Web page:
William Christie, harpsichordist, conductor, musicologist and teacher, is the inspiration behind one of the most exciting musical adventures of the last twenty-five years. His pioneering work has led to a renewed appreciation of Baroque music in France, notably of 17th- and 18th-century French repertoire, which he has introduced to a very wide audience.
Born in Buffalo (New York State), William Christie studied at Harvard and Yale Universities, and has lived in France since 1971. The major turning point in his career came in 1979 when he founded Les Arts Florissants. As Director of this vocal and instrumental ensemble, Christie soon made his mark as a musician and man of the theatre, in both the concert hall and the opera house, with new interpretations of largely neglected or forgotten repertoire. Major public recognition came in 1987 with the production of Atys by Lully at the Opéra Comique in Paris, which then went on to tour internationally with much success.
William Christie's enthusiasm for the French Baroque has never diminished. From Charpentier to Rameau, through Couperin, Mondonville, Campra or Montéclair, he is an acknowledged master of tragédie-lyrique as well as opéra-ballet, and is equally at home with French motets as with music of the court. His affection for French music does not prevent him from exploring other European repertoire, however, and he has given many acclaimed performances of works by Italian composers such as Monteverdi, Rossi and Scarlatti. He undertakes Purcell and Handel with as much pleasure as Mozart and Haydn.
He has made over 70 recordings, and since 2002 has recorded exclusively for Virgin Classics, with recordings of motets by Campra and Couperin, violin sonatas by Handel, a live recording of Serse with Anne-Sofie von Otter, the release on DVD of Monteverdi's Ritorno d'Ulisse in patria as performed in Aix-en-Provence, Charpentier's Te Deum and Judicium Salomonis, followed, more recently by the release Purcell's Divine Hymns and Haydn's Creation.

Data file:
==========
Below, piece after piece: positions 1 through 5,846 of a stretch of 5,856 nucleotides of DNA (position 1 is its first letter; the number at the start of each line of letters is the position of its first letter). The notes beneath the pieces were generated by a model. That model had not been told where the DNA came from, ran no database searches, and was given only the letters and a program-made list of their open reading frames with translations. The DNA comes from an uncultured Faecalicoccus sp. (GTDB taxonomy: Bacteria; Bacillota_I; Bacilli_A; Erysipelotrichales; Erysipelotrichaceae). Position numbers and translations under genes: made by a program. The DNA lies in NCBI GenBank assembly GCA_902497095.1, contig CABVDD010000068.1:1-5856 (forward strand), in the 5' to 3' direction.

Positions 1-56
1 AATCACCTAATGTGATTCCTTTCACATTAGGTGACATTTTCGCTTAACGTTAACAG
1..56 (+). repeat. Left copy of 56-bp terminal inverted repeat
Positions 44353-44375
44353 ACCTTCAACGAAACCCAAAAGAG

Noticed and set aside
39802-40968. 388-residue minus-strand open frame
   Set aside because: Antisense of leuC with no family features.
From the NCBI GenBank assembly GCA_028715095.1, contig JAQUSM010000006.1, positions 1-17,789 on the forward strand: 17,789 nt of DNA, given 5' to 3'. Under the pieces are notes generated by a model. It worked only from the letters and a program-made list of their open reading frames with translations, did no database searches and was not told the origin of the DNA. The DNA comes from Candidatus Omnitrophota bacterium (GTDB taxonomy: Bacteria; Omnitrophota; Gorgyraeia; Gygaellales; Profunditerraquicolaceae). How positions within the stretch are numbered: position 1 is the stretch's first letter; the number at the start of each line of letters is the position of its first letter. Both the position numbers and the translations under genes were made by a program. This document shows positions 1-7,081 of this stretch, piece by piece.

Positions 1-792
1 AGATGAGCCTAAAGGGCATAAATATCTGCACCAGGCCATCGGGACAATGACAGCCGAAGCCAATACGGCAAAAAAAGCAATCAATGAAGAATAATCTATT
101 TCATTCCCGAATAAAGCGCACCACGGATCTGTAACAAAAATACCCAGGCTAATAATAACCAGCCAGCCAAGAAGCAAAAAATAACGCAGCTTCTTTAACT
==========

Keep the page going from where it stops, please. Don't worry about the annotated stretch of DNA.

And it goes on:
Much in demand as a guest conductor, William Christie receives regular invitations from prestigious opera festivals such as Glyndebourne, where he has conducted the Orchestra of the Age of Enlightenment in productions of Theodora and Rodelinda by Handel (the latter was revived at the Théâtre du Châtelet in January 2002). Other guest appearances include Zurich Opera, where he has conducted Iphigénie en Tauride by Gluck, Les Indes galantes by Rameau, and Radamisto and Orlando by Handel, and the Opéra national de Lyon where, following Così fan tutte in 2005, he will conduct The Marriage of Figaro in June 2007. Since 2002, he has appeared regularly as a guest conductor with the Berlin Philharmonic.
William Christie is equally committed to the training and professional development of young artists, and he has nurtured several generations of singers and instrumentalists over the last twenty-five years. Indeed, many of the music directors of today's Baroque ensembles began their careers with Les Arts Florissants. Between 1982 and 1995, Christie was a Professor at the Paris Conservatoire, with responsibility for the early music class. He is often invited to give masterclasses, or to lead academies such as those at Aix-en-Provence and Ambronay.
Wishing to develop further his work as a teacher, he created an academy for young singers in Caen, called Le Jardin des Voix, whose first two sessions, in 2002 and 2005, generated a huge amount of interest in France and elsewhere in Europe as well as in the United States.
William Christie acquired French nationality in 1995. He is an Officier dans l'Ordre de la Légion d'Honneur as well as Officier dans l'Ordre des Arts et des Lettres.
William Christie, Jonathan Kent – Lucy Crowe, Ed Lyon, Adrian Ward
William Christie, David McVicar – Sarah Connolly (Cesare), Danielle de Niese (Cleopatra)
Les Arts Florissants, William Christie (conductor), Clément Hervieu-Léger (staging)
Interviews with Jonathan Kent and William Christie
Musiques au cœur
William Christie, Thierry Paul Benizeau, Pierre-Henri Loÿs – Auditorium de Lyon
William Christie and the European Baroque Academy of Ambronay